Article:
Churchland does this in only 190 pages plus references which I appreciate more and more. Other non-fiction writers have poor or rushed editing and end up with bloated works where I find multiple repeated sentences in different chapters. Sometimes valid, but I'm seeing too many cases where it's just
Jul 28, 2019 rated it it was amazing
Probably the best book I've read on morality so far. The book is well-written and easy to understand. If only all philosophers wrote this way. She actually helped me to see the flaws with moral skepticism as it's generally only focused on an academic or religious narrow version of morality. She is a moral skeptic in THAT sense. However, she points out a different way of viewing morality that doesn't require seeing it as some list of absolute, objective, eternal rules you MUST follow. Morality ...more
Per Kraulis
Philosopher-neuroscientist Patricia Churchland explores the basis for conscience and morality. She discusses both the evolutionary and mechanistic processes underlying our humanity. A nice read, with several important and sometimes provocative points delivered in a well-written text. Churchland begins with defining conscience as "knowledge of the community standards", and goes on to describe how such standards have been internalized in the human mind.

Science cannot tell us what is morally right,
Peter Gelfan
Nov 13, 2019 rated it really liked it
The author, both a neuroscientist and a philosopher, examines the subject of morals and conscience. Religions sometimes define morality as obeying the rules laid down by God, gods, or prophets. Philosophies may posit an algorithm for reasoning that results in an objectively moral decision for any situation. Individuals may decide what’s moral and what isn’t through their feelings about their possible choices for action or inaction—what feels right, what feels wrong, what makes them feel good, ...more
Sandra Helen
Sep 13, 2019 rated it really liked it
This is not a Book Challenge read, but it should be. It is a non-fiction book by a woman scientist. I haven’t read a lot of those. “Conscience” is about the brain and how the mammalian brains developed such that we are social animals vs those who live a solitary life. Churchland goes into great detail about brains, the evolution of brain, and how it is that biology influences the development of morality. I read this book after reading an article about it, because I was curious to see whether she ...more
Stephie Williams
Oct 19, 2019 rated it really liked it
This is Patricia Churchland's stab at how we create and use moral principles. It is a brain based approach. Not surprising from a materialist. She provides the relevant neuroscience behind our morality and in some case immorality, such as psychopaths. She also brings in relevant evolutionary psychology because if we did not evolve as we have our brains would not have the capacity to form moral feelings the driving force behind our moral behaviors. She is a basically a Humean when it comes to ...more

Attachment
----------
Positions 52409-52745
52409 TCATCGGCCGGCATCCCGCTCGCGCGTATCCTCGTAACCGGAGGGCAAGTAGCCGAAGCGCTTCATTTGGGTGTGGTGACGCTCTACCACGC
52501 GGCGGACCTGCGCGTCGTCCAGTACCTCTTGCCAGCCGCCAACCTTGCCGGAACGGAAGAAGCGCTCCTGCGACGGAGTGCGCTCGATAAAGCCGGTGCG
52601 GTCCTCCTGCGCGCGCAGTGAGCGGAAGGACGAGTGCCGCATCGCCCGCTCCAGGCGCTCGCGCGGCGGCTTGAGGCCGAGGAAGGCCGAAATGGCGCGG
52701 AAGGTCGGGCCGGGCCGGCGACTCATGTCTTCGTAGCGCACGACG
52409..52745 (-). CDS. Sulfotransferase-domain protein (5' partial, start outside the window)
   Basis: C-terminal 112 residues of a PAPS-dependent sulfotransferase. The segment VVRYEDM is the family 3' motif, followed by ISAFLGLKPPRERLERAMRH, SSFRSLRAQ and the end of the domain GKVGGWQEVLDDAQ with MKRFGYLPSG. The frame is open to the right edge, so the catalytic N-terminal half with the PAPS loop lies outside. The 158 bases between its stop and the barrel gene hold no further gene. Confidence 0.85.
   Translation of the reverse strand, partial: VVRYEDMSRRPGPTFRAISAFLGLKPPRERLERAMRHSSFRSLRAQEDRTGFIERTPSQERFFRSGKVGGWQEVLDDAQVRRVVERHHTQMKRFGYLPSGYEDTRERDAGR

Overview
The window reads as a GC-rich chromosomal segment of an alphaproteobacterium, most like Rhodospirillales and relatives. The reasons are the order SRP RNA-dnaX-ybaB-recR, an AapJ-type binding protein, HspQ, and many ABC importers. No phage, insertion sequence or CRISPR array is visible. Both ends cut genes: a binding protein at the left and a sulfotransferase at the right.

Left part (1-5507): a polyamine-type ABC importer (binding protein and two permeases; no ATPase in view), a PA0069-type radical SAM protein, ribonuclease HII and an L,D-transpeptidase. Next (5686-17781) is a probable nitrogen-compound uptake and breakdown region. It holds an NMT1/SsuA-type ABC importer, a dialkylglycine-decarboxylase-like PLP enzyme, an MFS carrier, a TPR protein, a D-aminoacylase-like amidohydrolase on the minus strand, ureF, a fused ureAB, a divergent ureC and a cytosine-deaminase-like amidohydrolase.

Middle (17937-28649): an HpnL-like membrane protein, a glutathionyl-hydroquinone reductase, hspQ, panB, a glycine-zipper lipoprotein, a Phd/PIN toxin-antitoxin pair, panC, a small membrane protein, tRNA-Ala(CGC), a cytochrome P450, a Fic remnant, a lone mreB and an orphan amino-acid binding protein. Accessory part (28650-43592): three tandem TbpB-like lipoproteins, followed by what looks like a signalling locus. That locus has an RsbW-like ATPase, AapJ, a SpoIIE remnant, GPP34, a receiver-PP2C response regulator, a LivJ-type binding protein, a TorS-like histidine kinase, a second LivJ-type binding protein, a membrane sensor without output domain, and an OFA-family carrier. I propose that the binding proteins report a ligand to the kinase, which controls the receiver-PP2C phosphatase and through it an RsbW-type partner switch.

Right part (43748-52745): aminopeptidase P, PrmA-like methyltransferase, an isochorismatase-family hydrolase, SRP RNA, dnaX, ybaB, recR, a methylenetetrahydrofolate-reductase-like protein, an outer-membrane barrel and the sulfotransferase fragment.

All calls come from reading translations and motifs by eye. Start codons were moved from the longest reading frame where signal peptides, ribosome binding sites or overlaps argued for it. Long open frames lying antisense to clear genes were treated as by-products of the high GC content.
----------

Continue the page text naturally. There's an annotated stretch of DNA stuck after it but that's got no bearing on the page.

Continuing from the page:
Anthony O'neill
Feb 04, 2020 rated it it was amazing
Patricia Churchland in Conscience attempts to answer big questions regarding human behaviour in the context of morality. She covers human and mammalian evolution, brain anatomy, neuroscience and psychology experiments, even some computer science, and finished off with a sprinkle of traditional philosophy. The result was a wonderful insightful experience and I had my mind blown several times. I loved Patricia's style of writing with some of her critiques of philosophers reminding me of Bertrand ...more
Hassan Ah
Nov 11, 2019 rated it really liked it
While this is a short and fairly straight-forward book, I have greatly enjoyed it. The author takes us on a journey through the neurobiology of animal and human minds, what makes them social, how humans learn and acquire social norms, personality dispositions to inherent brain differences, psychopathy and moral scrupulousity, all the while building throughout the book her philosophical beliefs in morality. The last two chapters she devotes more to moral issues and her criticism of them, favoring ...more
Aug 31, 2019 rated it liked it
The author's case for a biological genesis of morality and conscience contrasted with religious or philosophical theories.

What I loved:
I love reading about how the brain works and deep questions of human understanding. I didn't find this book compelling on the whole. She was condescending and dismissive of competing theories and I didn't feel her argument was new. I guess I just expected more. I felt like it was all stuff I already knew and agreed with. That said, I do ultimately agree with her
Cathy Hodge
Sep 11, 2019 rated it liked it
I liked how we got information about biological brain function, social norms as motivation, and morality arguments in great detail with pictures. Some parts of the book were dry with scientific research and studies.... but I felt I learned a lot. Patricia Churchland wrote "down-to-earth" examples to illustrate concepts.
Feb 04, 2020 rated it liked it
If you have ever 'let your conscience be your guide,' perhaps you should know a little about what that guide is. If you thought it was mostly a societal mores/religion/upbringing construct, molded mostly by external forces, then the science and research presented in this wide-ranging book may give you room for both thought and acceptance of yourself and others.
Jan 08, 2020 rated it liked it
Shelves: 2020
Interesting book, and a fairly easy read. I do think, however, the parts on neurology and evolution definitely outweighed that of moral philosophy. The author does make a point that both are related, but not enough questions are raised about morality which I think are very relevant.
Dec 12, 2019 rated it liked it
Good book, though it was a bit short. It could have easily been double the length without being repetitive or tedious. However, for those who prefer a quicker read, this is perfect.
Nathan Hoyt
Dec 27, 2019 rated it really liked it
Interesting, but certainly not light reading. The topic seems like it will continue to change every few years - great topic to keep up on.
Andy Adkins
Jan 18, 2020 rated it it was amazing
Reading familiar themes & concepts when they are repackaged using richly descriptive language is exceptionally enjoyable.
Anni Sweetser
Sep 22, 2019 rated it it was amazing
The writing in this book is amazing: clear, simple, beautiful and powerful. It was a joy to read.
Kaltrim Perzefaj
rated it really liked it
Jul 17, 2019
Varga Sámuel
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Jul 27, 2019
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Patricia Smith Churchland (born July 16, 1943 in Oliver, British Columbia, Canada) is a Canadian-American philosopher working at the University of California, San Diego (UCSD) since 1984. She is currently a professor at the UCSD Philosophy Department, an adjunct professor at the Salk Institute for Biological Studies, and an associate of the Computational Neuroscience Laboratory (Sejnowski Lab) at ...more